On Monday 3rd March, a candidate question time at PresComm gave those running for the position of president in the Student Union elections a chance to answer questions relating to their manifestos and respond to JCR Presidents’ queries.

Issues discussed included the integration of students living in self-catered halls as well as improvements to bus services, student safety and societies. All presidential candidates were in attendance.

Several candidates used the question time to expand on the the idea of a ‘Lenton Hub’, a university space for the popular student residential area. Calum Morris told the JCR presidents that he was prioritising the idea after speaking to second and third years. Harry Copson also supported the idea, saying that the SU “should go to where the students are.”

Other candidates, however, were opposed to the proposal. Mandour Jnr did not include the Lenton Hub in his manifesto, citing the cost. Instead, he said that he would “form a sub-body of students” to represent those that live in the area in order to make it more connected to the university. Katie Williams also disagreed with the idea of a hub, claiming that she does not want to “patronise voters.”

Katie Williams disagreed with the idea of a hub, claiming that she does not want to “patronise voters”.

Candidates were also asked about transport, especially in regard to difficulties during exam season. Katie Williams, Calum Morris, Mandour Jnr and Harry Copson agreed that a Lenton bus service simply would not work, referencing previous attempts and the already overcrowded hopper bus. Calum Morris argued that the increased fleet of double decker 34 buses could be put to better use and Mandour Jnr stated that training in better time management might help solve the issues.

Harry Copson believes that the buses need “refining over overhauling” and suggested university subsidies and improving lighting on the bus route. Tom Hicks felt it was unlikely that an extended bus service could come to fruition, as it would be difficult to research and present data about how many use the library until 2-3am. James Potts claimed that the other candidates were “not doing their homework”, saying that he had contacted the NCT, who stated that from September double decker buses would be introduced 100% of the time anyway.

James Potts claimed that the other candidates were “not doing their homework”.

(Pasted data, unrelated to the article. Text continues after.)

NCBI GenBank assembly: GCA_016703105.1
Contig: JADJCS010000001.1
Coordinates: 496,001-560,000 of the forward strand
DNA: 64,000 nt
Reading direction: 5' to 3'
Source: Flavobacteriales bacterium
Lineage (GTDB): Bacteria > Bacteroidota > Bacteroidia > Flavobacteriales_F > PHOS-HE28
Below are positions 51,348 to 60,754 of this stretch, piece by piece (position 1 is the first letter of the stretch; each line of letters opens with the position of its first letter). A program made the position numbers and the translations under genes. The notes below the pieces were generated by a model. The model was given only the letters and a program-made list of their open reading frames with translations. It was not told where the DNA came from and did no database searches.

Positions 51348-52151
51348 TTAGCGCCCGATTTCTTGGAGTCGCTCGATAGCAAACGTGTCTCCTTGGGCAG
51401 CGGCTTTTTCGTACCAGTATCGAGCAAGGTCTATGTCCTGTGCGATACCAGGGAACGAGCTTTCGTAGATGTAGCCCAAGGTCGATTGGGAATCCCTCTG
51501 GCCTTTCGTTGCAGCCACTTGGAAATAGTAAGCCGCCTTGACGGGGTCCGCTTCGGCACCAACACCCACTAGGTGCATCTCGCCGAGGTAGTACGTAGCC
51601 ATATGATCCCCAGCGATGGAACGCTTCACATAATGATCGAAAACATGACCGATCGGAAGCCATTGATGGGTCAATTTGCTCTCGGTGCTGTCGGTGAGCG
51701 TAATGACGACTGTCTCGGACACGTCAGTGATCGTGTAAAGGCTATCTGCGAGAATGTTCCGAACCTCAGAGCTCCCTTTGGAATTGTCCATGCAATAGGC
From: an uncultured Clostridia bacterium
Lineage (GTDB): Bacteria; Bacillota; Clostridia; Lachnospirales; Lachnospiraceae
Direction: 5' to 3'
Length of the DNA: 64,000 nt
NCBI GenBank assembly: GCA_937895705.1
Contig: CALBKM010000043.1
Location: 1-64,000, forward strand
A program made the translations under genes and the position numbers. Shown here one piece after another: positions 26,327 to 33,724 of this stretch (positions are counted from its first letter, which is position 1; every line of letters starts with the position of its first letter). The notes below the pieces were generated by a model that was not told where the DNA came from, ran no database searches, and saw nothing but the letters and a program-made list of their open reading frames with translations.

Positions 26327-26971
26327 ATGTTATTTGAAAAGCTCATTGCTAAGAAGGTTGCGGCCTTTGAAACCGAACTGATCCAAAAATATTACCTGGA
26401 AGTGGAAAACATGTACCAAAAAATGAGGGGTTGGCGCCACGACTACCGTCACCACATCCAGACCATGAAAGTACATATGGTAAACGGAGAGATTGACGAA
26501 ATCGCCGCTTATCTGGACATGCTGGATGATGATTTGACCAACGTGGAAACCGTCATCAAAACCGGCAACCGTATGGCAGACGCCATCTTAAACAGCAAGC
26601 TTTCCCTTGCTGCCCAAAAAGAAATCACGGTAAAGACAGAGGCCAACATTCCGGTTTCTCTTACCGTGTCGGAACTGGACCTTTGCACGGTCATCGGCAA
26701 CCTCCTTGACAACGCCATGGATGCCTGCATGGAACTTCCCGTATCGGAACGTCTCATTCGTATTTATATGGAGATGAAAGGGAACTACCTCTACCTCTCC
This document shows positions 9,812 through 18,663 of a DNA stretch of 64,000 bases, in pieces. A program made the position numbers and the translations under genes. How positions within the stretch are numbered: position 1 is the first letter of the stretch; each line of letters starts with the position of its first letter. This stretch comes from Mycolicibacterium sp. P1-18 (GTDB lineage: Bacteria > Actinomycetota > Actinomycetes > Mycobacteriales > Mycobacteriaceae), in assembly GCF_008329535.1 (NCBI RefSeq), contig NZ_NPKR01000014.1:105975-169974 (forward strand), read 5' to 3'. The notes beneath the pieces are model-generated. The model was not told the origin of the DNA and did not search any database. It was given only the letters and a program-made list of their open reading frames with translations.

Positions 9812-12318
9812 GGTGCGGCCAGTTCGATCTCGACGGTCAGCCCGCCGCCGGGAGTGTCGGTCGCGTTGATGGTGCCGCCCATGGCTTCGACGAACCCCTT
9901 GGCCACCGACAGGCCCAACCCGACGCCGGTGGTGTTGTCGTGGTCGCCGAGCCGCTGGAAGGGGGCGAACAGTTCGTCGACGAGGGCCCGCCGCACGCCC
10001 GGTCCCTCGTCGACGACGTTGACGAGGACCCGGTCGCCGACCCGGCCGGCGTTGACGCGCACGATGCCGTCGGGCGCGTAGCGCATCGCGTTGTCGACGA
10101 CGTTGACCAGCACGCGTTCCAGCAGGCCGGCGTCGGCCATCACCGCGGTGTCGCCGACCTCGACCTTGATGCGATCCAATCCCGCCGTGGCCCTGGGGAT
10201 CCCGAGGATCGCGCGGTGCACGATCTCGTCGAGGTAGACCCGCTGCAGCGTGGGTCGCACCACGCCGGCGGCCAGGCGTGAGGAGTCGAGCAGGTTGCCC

Candidates were asked about a particular manifesto idea they would like to elaborate on. James Potts mentioned a ‘Personal Activity Calendar’, which is in operation at Nottingham Trent, and would integrate Moodle with all academic hours listed as well as including JCR/societies events. Tom Hicks stated that he wants to improve the welcome that new students receive, with particular emphasis on collaboration between courses and corresponding societies to put on events where older students can provide an idea of what to expect from their time at Nottingham. Calum Morris, meanwhile, spoke about the potential for Fresher’s Fair to become more interactive and visual: a “show and tell” rather than a pitch, which he deemed to be intimidating for students.

A question from the floor asked the candidates to talk about their policies related to postgraduate and international students. Johnny Lawrence emphasised the importance of mental health and offering counselling, citing a study which highlighted the pressures felt by post-grads. Katie Williams criticised the campaigning focus on Hallward and wants to be different and engage with those she feels are ignored. Mandour Jnr responded by lamenting the barrier between home and international students and felt his proposed public “speaker’s corner” would enable interaction. Harry Copson suggested that more information should be provided to international students before their arrival, especially in terms of housing. He also wants to introduce more regular events to boost integration. Tom Hicks debated whether the International Welcome Week was actually necessary, suggesting that it might be immediately alienating to international students and should be scrapped. James Potts responded by saying that societies representing nationalities and courses should be promoted to help students find likeminded peers.

Tom Hicks suggested that International Welcome Week might be “immediately alienating”.

A JCR president also questioned the inclusion of videoed lectures on some candidate’s manifestos. James Potts responded that  the fact that attendance drops when lectures are videoed is “actually a myth”. Other candidates urged more caution in terms of motivation and copyright. Tom Hicks remarked that a trial period would answer the doubts and the policy could be revoked if it did not work.

All presidential candidates will attend a question time on Sutton Bonington Campus on the 10th March and on the 12th March the Presidential Candidates will face a second Question time.

Yasemin Craggs Mersinoglu and Ella Funge

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1 Comment

  1. Video Killed The Radio Star
    March 7, 2014 at 10:51 — Reply

    Don’t video the lectures. Once the University has all the lectures on video, they will fire the lecturers and spend the cash savings on turning the Trent Cafe into a private day spa for Greenaway. I’ve seen the plans.

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